The Salomon Running Academy was set-up in 2015, with the idea of not just finding the next generation of trail and mountain runners, but more importantly to share, promote, and preserve the spirit and passion of, and within, the sport. It is all about appreciating our natural surroundings, exploring new places, and having fun with your running, striving to be only the best that you can be. Through the relationships formed between the academy members and the established athletes such as Jonathan Wyatt and Anna Frost, the aim is to pass on their knowledge and enthusiasm, so that the sport remains genuine and true to its values.

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Academy member announcement
And so, over the month before the trip to Germany, I did everything I could to keep my progression back into running smooth and as positive as possible, but consciously without overdoing it to avoid any injury reoccurrence. The day soon came, and I was on the plane to Germany, nervous but full of anticipation for great running in the mountains, and to share this passion with the other members of the academy. Reaching Munich airport, I met up with half of the group before travelling South to Garmisch-Partenkirchen, but not before we solved the mystery of how one person managed to get lost in airport arrivals… already I could tell this was going to be a fun filled weekend!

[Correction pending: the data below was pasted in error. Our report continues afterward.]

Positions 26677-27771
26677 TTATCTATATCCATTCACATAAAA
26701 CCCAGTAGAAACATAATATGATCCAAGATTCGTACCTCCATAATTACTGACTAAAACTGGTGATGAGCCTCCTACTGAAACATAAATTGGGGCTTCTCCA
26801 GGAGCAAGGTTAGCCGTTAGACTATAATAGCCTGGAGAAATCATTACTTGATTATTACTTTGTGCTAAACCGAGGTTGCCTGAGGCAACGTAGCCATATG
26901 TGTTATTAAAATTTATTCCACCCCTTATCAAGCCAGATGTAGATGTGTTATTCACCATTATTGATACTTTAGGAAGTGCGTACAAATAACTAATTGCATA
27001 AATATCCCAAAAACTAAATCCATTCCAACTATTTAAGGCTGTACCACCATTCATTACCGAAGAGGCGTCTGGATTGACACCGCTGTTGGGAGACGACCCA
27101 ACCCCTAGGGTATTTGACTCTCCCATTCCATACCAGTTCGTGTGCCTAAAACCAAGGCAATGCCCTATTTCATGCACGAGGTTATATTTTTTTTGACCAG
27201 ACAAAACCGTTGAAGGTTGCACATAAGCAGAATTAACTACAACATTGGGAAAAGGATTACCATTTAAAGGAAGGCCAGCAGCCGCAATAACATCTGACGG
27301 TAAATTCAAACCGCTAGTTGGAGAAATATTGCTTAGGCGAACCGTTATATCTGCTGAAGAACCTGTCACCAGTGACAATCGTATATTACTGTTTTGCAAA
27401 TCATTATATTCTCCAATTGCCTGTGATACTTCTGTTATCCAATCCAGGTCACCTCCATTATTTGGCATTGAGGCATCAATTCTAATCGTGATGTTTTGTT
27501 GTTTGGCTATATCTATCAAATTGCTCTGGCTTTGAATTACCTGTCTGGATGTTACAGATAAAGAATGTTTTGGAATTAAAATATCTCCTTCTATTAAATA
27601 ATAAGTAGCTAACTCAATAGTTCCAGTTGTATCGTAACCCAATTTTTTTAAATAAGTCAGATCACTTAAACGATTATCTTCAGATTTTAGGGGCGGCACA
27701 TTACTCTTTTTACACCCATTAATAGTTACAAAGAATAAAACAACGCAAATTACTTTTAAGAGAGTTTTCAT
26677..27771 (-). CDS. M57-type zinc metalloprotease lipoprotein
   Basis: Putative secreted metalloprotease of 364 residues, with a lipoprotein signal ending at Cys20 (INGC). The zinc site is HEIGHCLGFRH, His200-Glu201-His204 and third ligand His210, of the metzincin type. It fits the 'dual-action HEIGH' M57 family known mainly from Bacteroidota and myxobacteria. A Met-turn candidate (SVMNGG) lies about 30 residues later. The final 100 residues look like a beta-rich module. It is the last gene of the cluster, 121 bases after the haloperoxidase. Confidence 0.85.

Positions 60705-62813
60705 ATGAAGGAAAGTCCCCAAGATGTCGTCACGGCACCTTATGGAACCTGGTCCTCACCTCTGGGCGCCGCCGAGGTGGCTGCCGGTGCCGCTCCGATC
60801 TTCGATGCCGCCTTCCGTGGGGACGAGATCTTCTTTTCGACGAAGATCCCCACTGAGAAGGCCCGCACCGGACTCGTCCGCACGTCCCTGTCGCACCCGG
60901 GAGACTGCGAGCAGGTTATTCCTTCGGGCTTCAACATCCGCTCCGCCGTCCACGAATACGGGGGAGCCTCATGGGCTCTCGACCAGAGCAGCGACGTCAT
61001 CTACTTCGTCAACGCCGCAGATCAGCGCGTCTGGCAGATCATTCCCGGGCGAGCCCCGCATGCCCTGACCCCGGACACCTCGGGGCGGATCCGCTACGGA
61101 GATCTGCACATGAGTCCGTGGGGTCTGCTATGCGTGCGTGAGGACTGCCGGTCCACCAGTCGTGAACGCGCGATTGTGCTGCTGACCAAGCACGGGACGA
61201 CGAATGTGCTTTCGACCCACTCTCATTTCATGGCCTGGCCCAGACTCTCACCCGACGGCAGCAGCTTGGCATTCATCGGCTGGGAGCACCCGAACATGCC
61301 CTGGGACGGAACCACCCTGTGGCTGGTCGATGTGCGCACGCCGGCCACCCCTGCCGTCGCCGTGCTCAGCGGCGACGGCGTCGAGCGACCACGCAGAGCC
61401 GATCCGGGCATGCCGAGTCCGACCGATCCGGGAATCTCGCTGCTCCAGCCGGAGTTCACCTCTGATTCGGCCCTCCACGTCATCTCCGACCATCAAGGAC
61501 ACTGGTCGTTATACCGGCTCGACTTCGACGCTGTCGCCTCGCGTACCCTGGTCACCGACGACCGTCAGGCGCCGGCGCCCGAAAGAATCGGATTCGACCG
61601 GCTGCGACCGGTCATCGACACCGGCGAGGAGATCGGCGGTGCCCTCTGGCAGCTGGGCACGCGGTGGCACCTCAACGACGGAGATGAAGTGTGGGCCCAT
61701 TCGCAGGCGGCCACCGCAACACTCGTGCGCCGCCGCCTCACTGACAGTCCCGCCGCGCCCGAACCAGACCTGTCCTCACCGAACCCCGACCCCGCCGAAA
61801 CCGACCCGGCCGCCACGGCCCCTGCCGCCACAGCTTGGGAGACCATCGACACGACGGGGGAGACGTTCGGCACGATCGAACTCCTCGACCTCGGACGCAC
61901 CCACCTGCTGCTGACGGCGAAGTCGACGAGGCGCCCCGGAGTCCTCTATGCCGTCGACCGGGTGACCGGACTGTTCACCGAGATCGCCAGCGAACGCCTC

The emerging snow-capped mountain peaks, stretching high into the sky on the horizon, signalled our arrival at our destination, and we were all in awe of the new surroundings. We seemed, however, to have a relation of James ‘no sense of direction’ May as our taxi driver, who abandoned us at the wrong hotel, too far away from the booked one to run with our heavy bags! A long day of travelling finally ended once we reached the correct hotel, and they could not have organised better accommodation… fantastic views from the rooms over the valley and to the mountains beyond, with a lakeside restaurant, and spa for a warmer recovery option than a lake dip! After settling into our rooms (which I was sharing with another of the same name!), the whole team gathered together to get to know one another and kick the weekend off. Over the course of the trip, it was really interesting to get to know each of the other runners, each from a different part of the world and each with a different background story. It was, however, a little embarrassing for me, as my knowledge of any of their languages was virtually naught, whereas the standard of their English was very impressive!